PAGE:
I just got home from a meeting and it was wonderful. So many hands up that we ran out of time and there were still more wanting to share. It's funny, I had some things I wanted to share about, but another gal got her hand up first and beat me to it, saying pretty much everything I wanted to talk about, haha! That'll teach me to hesitate!
Our topic was loneliness, which is an excellent one for any alcoholic. For me, drinking was my ticket out of loneliness, or so I thought. I was lonely in high school, even though I had a few friends, I didn't feel like I had anyone I really could trust in a meaningful way. I only had one boyfriend for a short time during those years, so I felt the loneliness of being single very deeply. I felt unacceptable, unlovable, unwanted. Some of this was based on reality, but much was also based on my own perceptions.
When I went to college, I was determined to 'fit in' no matter what, and alcohol became my way to do that. It did work for a long time, giving me the illusion of acceptance and friendships. But what had saved me from loneliness was only destined to bring me back to it, as my alcoholism grew and I began to self-destruct and alienate the people around me. I tried harder and harder, while drinking more and more, until I was utterly alone. My friends didn't have much to say to me. A man that I cared deeply for graduated and moved to another state. I would lay in my bed, playing the soundtrack to The Highlander, crying into my pillow, night after night. How utterly pathetic and self-indulgent. I could have reached out and talked to someone. I could have tried to make friends, by actually listening to other people and hearing what THEY had to say. But loneliness became my crutch, my way of excusing my behavior. I could sit on my pity pot as long as I wanted, because after all, everyone had rejected me.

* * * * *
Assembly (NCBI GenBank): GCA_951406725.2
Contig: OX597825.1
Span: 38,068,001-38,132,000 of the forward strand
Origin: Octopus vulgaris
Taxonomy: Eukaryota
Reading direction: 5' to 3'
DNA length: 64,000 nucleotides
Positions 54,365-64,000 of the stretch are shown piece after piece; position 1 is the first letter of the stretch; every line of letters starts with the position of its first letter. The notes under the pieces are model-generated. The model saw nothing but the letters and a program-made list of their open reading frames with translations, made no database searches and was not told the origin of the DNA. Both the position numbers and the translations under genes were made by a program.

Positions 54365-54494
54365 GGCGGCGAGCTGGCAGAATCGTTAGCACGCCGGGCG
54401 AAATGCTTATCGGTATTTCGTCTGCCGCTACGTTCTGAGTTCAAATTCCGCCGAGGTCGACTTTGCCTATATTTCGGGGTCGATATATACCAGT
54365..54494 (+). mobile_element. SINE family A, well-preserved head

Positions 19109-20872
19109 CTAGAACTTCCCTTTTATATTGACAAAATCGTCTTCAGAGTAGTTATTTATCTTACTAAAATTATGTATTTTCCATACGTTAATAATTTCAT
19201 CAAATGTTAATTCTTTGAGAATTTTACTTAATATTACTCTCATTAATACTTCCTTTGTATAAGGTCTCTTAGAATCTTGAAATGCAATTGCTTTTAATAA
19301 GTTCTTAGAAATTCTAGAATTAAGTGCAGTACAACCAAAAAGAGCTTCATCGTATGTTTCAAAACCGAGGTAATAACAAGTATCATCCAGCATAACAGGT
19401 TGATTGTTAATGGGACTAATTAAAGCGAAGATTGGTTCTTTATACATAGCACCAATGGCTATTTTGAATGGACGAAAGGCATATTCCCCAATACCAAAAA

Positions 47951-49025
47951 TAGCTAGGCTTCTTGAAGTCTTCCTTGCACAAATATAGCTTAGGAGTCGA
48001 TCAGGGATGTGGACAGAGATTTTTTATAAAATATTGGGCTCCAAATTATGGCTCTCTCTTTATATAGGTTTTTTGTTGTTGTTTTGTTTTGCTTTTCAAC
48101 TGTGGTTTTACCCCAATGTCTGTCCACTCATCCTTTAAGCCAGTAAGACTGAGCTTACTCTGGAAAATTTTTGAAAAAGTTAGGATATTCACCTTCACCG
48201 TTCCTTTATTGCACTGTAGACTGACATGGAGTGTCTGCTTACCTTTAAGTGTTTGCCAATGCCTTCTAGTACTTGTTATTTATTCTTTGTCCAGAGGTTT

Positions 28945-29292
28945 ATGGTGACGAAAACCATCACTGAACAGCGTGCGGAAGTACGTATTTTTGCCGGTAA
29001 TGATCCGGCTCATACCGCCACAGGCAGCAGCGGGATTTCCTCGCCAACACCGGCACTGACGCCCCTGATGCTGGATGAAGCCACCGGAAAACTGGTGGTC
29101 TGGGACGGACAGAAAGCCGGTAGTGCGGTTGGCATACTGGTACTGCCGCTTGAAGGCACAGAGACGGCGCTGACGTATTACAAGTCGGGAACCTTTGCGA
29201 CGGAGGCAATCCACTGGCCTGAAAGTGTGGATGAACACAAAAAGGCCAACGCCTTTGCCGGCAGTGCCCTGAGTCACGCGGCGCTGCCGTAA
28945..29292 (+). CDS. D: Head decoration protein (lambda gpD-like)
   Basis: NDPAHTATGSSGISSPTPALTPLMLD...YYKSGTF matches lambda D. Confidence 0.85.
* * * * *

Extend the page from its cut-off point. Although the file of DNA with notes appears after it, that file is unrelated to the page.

Fast forward to my sobriety. For a long time I would come to the rooms and still feel lonely. I would see other women around me who had obvious bonds with one another, but couldn't make those bonds myself. I chose for a long time to come right when the meeting started, and leave right when it ended, and then feel sorry for myself because no one even noticed me. Ridiculous! It's a good thing that ultimately I let God have the final say, because He had quite the wake up call in store for me. The truth was that all those years I CHOSE to be lonely. I CHOSE to be alone. I could have done the hard work required to be a friend. I could have spoken up in meetings, stayed late to talk to other people, gotten phone numbers so I would have someone to talk to. I deceived myself for a long time into thinking that I was unacceptable to other people. I wanted to believe that, because it was safer than taking the chance, putting myself out there, and risking being rejected. What a sorry way to live.
I go to meetings early now. I try to get my hand up once in a while. (still working on that one!) I talk to other people after the meeting. I have the numbers of other alcoholics in my phone. I open myself up to others and am willing to take that risk because I finally learned that it's ok to be vulnerable to people who care about me. I know I may get hurt at times, but it's better to feel the pain once in a while, than bear the pain of loneliness all the time.